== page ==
The combination of  language models that are equipped for retrieval augmented generation can retrieve text from a database to improve their output. Further work extends this capability to retrieve information from any application that comes with an API. 

What’s new: Timo Schick and colleagues at Meta and Universitat Pompeu Fabra developed Toolformer, a self-supervised transformer that took advantage of Wikipedia, a calculator, a calendar, and other tools using the corresponding application programming interfaces (APIs). 

Key insight: Some language models make API calls to an external program to execute a specific task, such as a chatbot that performs a web search before answering a question. A model can be trained to use multiple tools for a variety of tasks by adding API calls to a text dataset and fine-tuning the model on that dataset.

How it works: The authors used GPT-J to generate calls to external tools including a language model trained for question-answering; a machine translation model; a model that retrieves text snippets from Wikipedia; a calculator; and a calendar. They added the calls to CCNet, a dataset of text scraped from the Internet. Toolformer is GPT-J after fine-tuning on this dataset. 

  • For each external tool, the authors fed GPT-J a text prompt that encouraged the model to add calls to that tool to a given text, such as “Your task is to add calls to a Question Answering API to a piece of text,” then specifying the syntax for the call as “[QA(question)]”. They provided GPT-J with a few examples that illustrated text before and after adding the calls, such as “Joe Biden was born in Scranton, Pennsylvania” and “Joe Biden was born in [QA("Where was Joe Biden born?")] Scranton, [QA("In which state is Scranton?")] Pennsylvania,” respectively. 
  • GPT-J automatically added a call to an external tool, as well as the tool’s response, after almost every word in each document in CCNet. For example, given the input “Pittsburgh is also known as,” the model generated a call to ATLAS reading “[QA("What other name is Pittsburgh known by?")]”. The model added ATLAS’s response (“Steel City”), to create the output “Pittsburgh is also known as [QA("What other name is Pittsburgh known by?") → Steel City] the Steel City.”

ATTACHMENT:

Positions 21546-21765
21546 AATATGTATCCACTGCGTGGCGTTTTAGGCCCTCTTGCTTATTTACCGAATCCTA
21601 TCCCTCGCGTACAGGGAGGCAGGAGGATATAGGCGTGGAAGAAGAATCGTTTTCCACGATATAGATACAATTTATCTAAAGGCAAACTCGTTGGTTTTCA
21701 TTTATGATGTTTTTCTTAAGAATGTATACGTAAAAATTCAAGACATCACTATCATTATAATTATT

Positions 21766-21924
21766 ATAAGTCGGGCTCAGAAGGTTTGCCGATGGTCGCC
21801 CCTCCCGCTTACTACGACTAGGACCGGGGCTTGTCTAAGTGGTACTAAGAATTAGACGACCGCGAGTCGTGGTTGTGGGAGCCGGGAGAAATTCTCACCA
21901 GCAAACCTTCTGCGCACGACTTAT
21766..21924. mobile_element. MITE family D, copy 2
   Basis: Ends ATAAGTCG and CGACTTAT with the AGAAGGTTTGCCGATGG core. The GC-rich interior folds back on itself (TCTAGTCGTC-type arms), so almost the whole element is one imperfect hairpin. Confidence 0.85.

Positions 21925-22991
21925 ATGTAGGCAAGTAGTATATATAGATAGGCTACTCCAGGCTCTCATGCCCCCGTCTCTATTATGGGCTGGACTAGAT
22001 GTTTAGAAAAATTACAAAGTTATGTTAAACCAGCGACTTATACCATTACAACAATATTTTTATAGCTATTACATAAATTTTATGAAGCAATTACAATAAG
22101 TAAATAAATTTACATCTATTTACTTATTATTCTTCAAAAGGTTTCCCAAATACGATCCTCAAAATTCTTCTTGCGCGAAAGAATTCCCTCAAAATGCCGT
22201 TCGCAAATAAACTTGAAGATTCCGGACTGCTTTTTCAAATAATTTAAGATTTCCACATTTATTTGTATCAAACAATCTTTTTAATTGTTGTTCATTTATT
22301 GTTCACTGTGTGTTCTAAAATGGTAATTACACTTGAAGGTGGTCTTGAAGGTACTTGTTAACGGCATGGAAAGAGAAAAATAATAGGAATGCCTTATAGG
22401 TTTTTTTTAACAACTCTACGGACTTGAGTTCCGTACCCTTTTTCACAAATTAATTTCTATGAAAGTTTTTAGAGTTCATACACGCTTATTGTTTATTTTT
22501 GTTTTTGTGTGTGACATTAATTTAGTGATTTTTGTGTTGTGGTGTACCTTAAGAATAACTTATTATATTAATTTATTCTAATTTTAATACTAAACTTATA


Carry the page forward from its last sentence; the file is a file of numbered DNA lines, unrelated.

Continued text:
• The authors kept calls and responses that increased GPT-J’s rate of predicting the next word correctly and discarded those that did not.
  • They fine-tuned GPT-J to predict the next word in excerpts from the modified CCNet.
  • If GPT-J generated a call, a separate program translated it into a proper API call to the application being addressed.

Results: Given a mathematical reasoning task, such as an elementary school-level word problem, Toolformer (6.7 billion parameters) achieved 40.4 percent accuracy on the ASDiv dataset, while GPT-3 (175 billion parameters) achieved 14.0 percent accuracy. Given a question from Web Questions, Toolformer achieved 26.3 percent accuracy, while OPT (66 billion parameters) achieved 18.6 percent accuracy and GPT-3 achieved 29.0 percent accuracy.

Yes, but: Building the fine-tuning dataset was processing-intensive. It took millions of documents to generate a few thousand useful examples of API calls to a calculator. For many developers, the computational cost of iteratively generating API calls in so many documents may prove prohibitive.

Why it matters: Giving an LLM the ability to hand off some tasks to other programs both improves the user’s experience and allows developers to focus on improving the LLM in specific areas while referring ancillary tasks to more capable systems.

We’re thinking: OpenAI added a similar capability to GPT-4 while this summary was in progress. However, the company didn’t explain how GPT-4 learned to choose which function to call and what arguments to give it. This paper provides a practical method. 


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